Saturday, October 02, 2010

The great depression and the great recession

Our current economic situation invites comparisons to the Great Depression. Supposedly, the Great Depression was supposedly cured by Keynesian stimuli, not the least of which was building a metric assload of bombs and dropping them on the Germans and Japanese. But while stimulus was a necessary tool in ending the Great Depression, it was not the only tool.

The New Deal fundamentally changed the existing laissez faire capitalist system. Important steps were taken to change the social and economic relations between workers and capitalists: the minimum wage, unemployment insurance, social security, high marginal income tax rates, strong labor unions, strict financial regulation, etc. In contrast, the First Imperialist War had a considerable stimulative effect on the U.S. economy, leading to the Roaring Twenties. But without fundamental changes to capitalism, the boom lasted only a little more than a decade before collapsing in the Great Depression. If we did as Krugman et al. suggest and pumped a massive ($2 trillion or more) stimulus into the economy, we'd likely see considerable improvement that might last a decade. But about 10-15 years is as long as we could expect: without fundamental changes to the system, we should expect nothing but for history to repeat itself, and another equally catastrophic crash to occur in the mid 2020's if not sooner.

The important lesson is not just that stimulus can cure even a massive cyclical downturn (and can do wonders, I think, for even structural unemployment) but that capitalism, especially laissez faire capitalism, has structural flaws which cause massive cyclical downturns, flaws that must be corrected at the structural level. And FDR's New Deal did in fact at least begin to correct those flaws. Even the most cursory study of economic history shows that the economy in the 19th and early 20th centuries behaved substantively differently than the economy in the latter half of the 20th century. Cyclical downturns decreased in number and severity; our biggest problem in the 20th century was managing inflation, which was in our case a side effect of having money coming out of our ass: not the worst problem to have.

So the question has to be: what the fuck happened? We fixed the Great Depression, we made many important structural changes to our economic system, and here we are in another catastrophic failure of the capitalist system (which will get worse after the Republicans take the House of Representatives in November). Our first house collapsed in an earthquake, we rebuilt it better and stronger... and then it collapses when someone sneezes. What. The. Fuck!? Seriously!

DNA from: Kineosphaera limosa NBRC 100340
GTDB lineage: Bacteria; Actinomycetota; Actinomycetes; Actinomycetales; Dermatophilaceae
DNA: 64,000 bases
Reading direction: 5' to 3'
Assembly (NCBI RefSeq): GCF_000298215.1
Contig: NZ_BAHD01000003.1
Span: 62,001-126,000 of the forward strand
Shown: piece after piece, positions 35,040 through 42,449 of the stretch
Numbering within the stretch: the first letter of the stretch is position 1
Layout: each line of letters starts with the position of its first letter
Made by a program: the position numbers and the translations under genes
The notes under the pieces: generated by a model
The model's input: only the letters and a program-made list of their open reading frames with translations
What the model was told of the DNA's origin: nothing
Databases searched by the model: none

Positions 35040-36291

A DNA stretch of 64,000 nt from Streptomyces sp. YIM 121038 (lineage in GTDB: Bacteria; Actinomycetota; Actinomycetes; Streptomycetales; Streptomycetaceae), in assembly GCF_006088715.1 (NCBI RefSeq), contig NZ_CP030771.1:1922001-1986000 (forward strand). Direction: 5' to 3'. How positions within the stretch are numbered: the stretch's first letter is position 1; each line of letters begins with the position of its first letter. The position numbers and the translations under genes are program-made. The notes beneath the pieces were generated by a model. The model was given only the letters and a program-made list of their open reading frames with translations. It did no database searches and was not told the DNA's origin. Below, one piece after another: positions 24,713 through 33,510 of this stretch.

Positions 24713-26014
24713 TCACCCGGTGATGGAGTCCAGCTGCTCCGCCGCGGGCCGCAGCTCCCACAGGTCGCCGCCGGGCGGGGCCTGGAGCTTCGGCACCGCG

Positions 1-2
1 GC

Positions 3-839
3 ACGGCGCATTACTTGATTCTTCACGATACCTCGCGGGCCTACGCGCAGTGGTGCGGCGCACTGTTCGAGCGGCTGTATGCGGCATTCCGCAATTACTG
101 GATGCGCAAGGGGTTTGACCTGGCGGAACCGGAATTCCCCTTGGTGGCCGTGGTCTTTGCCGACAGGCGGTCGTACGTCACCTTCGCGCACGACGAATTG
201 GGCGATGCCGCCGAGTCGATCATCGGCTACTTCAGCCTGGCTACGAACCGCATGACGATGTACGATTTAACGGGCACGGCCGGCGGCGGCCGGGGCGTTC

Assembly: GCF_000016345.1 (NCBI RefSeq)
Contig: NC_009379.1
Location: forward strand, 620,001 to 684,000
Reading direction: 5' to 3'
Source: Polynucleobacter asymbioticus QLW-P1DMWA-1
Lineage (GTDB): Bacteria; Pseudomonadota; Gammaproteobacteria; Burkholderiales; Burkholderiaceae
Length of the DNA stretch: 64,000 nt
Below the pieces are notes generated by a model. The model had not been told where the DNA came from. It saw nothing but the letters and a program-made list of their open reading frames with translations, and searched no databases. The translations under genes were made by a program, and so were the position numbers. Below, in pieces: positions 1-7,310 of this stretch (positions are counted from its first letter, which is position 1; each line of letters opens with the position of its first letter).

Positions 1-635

What happened was that we removed the structural changes in our economic relations we added during the New Deal. Financial regulation is a joke. Labor unions where not entirely absent are owned by the capitalists. The minimum wage has been below the equilibrium wage for a decade or more (and now that it's slightly above the equilibrium wage, it's routinely and easily circumvented). The top marginal income tax rate is not really 35%, it's 15%, i.e. the long-term capital gains tax rate; ultra-wealthy make most of their real money with capital gains. (It's no surprise that hedge fund managers dominate the top earners: their "income" is taxed as long-term capital gains.) Only unemployment insurance and social security remain. Unemployment is running out (and applies to only of the fraction of the unemployed) and our "Democratic" president is at least not resisting (and may be enabling) the dismantling of social security.

Look back at the history. Social security is the foundation of the New Deal structural changes to the economy, and there's been a faction of the capitalist ruling class (and the upper levels of the professional-managerial class) that has not just disliked the idea of social security, but hated it with the burning fury of a thousand white-hot suns. But why? Come on: social security is nothing but the idea that none of our old people — people who have worked all their lives — should actually starve to death. Not only that, but social security is largely paid for by the same people it benefits: the working class and lower professional-managerial class. Why should anyone even mildly dislike, much less hate social security? Does this faction just hate old people with the same intensity that they hate blacks, women and gays? I think not: there's something deeper going on.